Gov. Dannel P. Malloy told a roomful of municipal officials Wednesday not to count on any funds tied to the education reform package because in its present form he “would veto the legislation.”

The education reform bill Malloy unveiled Feb. 8 was revised in March by the legislature’s Education Committee. A new draft of the legislation was floating around the Capitol on Wednesday, but it was not known if the governor would support it.

“We are currently reviewing the bill,” Andrew Doba, Malloy’s spokesman, said Thursday morning.

Education Committee Co-Chair Rep. Andrew Fleischmann buzzed around the House Wednesday with this eight-page summary of the new bill as he tried to get rank-and-file lawmakers to support it. The new bill, which hasn’t been filed yet, is rumored to be about 208 pages.

Fleischmann declined comment Wednesday on the new legislation.

The summary of the bill includes 1,000 new early preschool slots, 500 for the “education reform districts,” 250 for priority school districts, and 250 for competitive districts. It requires public schools to include 20 minutes of physical activity in each school day for kindergarten to fifth-grade students. It eliminates the education commissioner’s ability to accept private donations for exemplary schools and his ability to reconstitute a low-achieving school by making it a state or local charter school under the control of a private entity.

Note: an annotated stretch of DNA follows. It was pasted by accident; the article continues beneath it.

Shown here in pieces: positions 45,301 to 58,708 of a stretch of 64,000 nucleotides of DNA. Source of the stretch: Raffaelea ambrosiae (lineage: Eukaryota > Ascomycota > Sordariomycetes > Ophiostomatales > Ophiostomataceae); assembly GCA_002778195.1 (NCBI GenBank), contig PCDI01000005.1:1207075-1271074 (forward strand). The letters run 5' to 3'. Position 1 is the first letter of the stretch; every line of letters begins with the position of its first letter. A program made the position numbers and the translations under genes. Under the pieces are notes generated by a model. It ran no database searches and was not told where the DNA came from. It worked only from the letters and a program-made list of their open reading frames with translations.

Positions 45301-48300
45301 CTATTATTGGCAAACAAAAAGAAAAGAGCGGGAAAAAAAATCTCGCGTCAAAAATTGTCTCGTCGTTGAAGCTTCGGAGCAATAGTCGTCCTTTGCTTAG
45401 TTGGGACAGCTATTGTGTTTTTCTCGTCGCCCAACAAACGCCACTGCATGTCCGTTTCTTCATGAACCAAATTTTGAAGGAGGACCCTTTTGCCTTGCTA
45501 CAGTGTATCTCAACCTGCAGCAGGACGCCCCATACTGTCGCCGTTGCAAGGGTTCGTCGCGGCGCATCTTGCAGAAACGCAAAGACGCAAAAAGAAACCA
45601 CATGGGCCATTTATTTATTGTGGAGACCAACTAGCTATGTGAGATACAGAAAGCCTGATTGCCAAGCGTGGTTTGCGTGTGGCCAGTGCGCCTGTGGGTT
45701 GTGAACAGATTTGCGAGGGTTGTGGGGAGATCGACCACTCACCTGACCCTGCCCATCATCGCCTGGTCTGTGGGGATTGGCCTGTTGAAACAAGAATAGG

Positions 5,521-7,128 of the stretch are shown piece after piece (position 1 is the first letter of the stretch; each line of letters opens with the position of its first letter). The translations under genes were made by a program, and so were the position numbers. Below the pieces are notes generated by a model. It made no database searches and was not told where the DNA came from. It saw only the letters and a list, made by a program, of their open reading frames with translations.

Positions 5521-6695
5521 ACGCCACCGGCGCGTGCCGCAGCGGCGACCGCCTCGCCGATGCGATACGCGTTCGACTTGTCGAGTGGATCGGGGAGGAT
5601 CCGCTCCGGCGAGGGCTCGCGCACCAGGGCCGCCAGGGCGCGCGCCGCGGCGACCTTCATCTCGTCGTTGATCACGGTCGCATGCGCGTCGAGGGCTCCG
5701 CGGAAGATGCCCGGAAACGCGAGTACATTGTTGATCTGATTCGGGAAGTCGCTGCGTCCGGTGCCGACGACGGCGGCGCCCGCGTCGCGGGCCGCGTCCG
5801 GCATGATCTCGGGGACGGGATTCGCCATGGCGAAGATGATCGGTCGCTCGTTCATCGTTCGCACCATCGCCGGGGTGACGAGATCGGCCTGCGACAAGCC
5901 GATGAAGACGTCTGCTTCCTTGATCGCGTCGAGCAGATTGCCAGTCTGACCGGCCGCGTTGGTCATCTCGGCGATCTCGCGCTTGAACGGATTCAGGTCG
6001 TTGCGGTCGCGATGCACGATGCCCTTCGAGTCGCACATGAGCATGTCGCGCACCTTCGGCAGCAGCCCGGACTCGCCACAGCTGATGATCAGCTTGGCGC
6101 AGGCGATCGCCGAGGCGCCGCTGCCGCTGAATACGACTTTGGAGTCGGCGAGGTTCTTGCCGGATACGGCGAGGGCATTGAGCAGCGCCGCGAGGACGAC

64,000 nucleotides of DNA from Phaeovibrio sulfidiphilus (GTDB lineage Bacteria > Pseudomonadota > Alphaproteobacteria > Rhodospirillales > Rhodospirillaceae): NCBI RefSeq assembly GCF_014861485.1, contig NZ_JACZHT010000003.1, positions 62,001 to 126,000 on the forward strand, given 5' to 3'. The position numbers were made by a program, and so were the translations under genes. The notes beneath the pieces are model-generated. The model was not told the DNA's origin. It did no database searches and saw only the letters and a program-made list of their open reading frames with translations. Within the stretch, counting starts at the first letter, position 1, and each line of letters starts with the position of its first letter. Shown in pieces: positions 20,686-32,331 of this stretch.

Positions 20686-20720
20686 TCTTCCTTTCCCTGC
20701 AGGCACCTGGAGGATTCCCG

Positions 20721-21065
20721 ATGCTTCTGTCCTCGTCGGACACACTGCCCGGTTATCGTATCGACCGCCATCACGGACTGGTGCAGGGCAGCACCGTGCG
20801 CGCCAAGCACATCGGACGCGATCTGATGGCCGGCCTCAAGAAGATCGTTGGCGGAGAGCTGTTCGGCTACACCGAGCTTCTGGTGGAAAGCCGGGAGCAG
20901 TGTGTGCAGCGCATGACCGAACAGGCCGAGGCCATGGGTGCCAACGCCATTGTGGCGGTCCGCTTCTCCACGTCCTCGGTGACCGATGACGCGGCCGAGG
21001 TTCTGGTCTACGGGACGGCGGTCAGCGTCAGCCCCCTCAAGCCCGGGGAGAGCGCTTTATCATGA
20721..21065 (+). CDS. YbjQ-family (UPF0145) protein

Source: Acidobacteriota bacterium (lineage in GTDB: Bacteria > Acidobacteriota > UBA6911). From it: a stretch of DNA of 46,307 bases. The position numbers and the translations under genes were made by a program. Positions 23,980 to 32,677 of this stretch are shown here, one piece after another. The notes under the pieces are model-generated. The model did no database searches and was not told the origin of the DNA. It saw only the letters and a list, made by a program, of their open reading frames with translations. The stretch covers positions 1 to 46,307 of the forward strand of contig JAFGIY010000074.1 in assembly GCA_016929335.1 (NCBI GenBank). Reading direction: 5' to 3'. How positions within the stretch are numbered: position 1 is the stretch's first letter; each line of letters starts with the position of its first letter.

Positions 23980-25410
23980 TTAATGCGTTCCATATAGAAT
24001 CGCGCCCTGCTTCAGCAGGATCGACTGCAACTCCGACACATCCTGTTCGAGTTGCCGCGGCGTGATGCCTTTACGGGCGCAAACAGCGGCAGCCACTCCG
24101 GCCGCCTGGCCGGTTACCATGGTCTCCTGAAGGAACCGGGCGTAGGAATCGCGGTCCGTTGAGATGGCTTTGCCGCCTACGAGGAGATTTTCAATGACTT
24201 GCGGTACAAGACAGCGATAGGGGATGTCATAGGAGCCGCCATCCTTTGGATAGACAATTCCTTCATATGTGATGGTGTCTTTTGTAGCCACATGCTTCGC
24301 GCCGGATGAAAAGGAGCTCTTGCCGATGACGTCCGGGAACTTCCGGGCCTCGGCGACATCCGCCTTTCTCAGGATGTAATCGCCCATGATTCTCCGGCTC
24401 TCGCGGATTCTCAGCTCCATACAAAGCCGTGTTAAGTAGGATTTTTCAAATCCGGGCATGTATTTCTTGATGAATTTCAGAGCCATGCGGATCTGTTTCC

Any schools considered “turnaround” schools or the low performing schools participating in the “Commissioner’s Network” are prohibited from choosing a private entity to manage or govern the school, unless it is a “private, not-for-profit CT college or university.” It also mandates that any turnaround plan that conflicts with a current existing union contract “will be negotiated with the appropriate union under the Teachers Negotiation Act.”

It also requires the state Board of Education to approve two state charter schools with a primary focus on English language learners before approving any other charter school applicants.

The most controversial portion of the legislation to date has been the new language related to teacher evaluation, tenure, and certification. According to the summary, the new bill requires a teacher who does not receive an evaluation for the year to be designated as “not rated” rather than rated “proficient.” It also allows the education commissioner to waive requirement that local school boards adopt a new evaluation system if he determines its existing program is in compliance with the new state guidelines.

Further, the new bill would require school boards to provide training for all teachers and administrators they employ before implementing an evaluation system. And it says the commissioner must select 10 districts to pilot the new evaluation system by June 1, 2012.

The proposal also requires certificates to be valid for five years and continued every five years. And starting July 1, 2016, it would require an applicant for a professional certificate to have a master’s degree in his or her endorsement area and eliminates all other proposed certification changes.